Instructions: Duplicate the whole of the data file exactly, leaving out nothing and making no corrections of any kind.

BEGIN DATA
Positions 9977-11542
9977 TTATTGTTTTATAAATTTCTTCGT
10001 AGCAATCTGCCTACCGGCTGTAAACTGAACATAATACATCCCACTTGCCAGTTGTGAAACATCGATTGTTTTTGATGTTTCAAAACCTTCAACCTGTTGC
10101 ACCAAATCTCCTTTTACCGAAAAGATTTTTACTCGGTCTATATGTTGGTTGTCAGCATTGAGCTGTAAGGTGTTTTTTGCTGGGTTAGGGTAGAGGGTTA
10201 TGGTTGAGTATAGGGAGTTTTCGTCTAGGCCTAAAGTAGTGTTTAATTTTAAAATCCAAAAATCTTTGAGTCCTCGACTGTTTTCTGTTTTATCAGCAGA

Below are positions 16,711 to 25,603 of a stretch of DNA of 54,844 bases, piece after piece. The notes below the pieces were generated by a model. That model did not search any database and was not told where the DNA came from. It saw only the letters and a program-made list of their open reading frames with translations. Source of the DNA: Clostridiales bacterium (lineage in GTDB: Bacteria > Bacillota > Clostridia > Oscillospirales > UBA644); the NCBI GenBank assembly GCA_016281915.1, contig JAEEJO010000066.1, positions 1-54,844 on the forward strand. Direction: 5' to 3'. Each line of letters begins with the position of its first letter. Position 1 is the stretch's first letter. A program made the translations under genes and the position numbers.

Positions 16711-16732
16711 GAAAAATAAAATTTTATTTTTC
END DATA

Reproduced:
Positions 9977-11542
9977 TTATTGTTTTATAAATTTCTTCGT
10001 AGCAATCTGCCTACCGGCTGTAAACTGAACATAATACATCCCACTTGCCAGTTGTGAAACATCGATTGTTTTTGATGTTTCAAAACCTTCAACCTGTTGC
10101 ACCAAATCTCCTTTTACCGAAAAGATTTTTACTCGGTCTATATGTTGGTTGTCAGCATTGAGCTGTAAGGTGTTTTTTGCTGGGTTAGGGTAGAGGGTTA
10201 TGGTTGAGTATAGGGAGTTTTCGTCTAGGCCTAAAGTAGTGTTTAATTTTAAAATCCAAAAATCTTTGAGTCCTCGACTGTTTTCTGTTTTATCAGCAGA

Below are positions 16,711 to 25,603 of a stretch of DNA of 54,844 bases, piece after piece. The notes below the pieces were generated by a model. That model did not search any database and was not told where the DNA came from. It saw only the letters and a program-made list of their open reading frames with translations. Source of the DNA: Clostridiales bacterium (lineage in GTDB: Bacteria > Bacillota > Clostridia > Oscillospirales > UBA644); the NCBI GenBank assembly GCA_016281915.1, contig JAEEJO010000066.1, positions 1-54,844 on the forward strand. Direction: 5' to 3'. Each line of letters begins with the position of its first letter. Position 1 is the stretch's first letter. A program made the translations under genes and the position numbers.

Positions 16711-16732
16711 GAAAAATAAAATTTTATTTTTC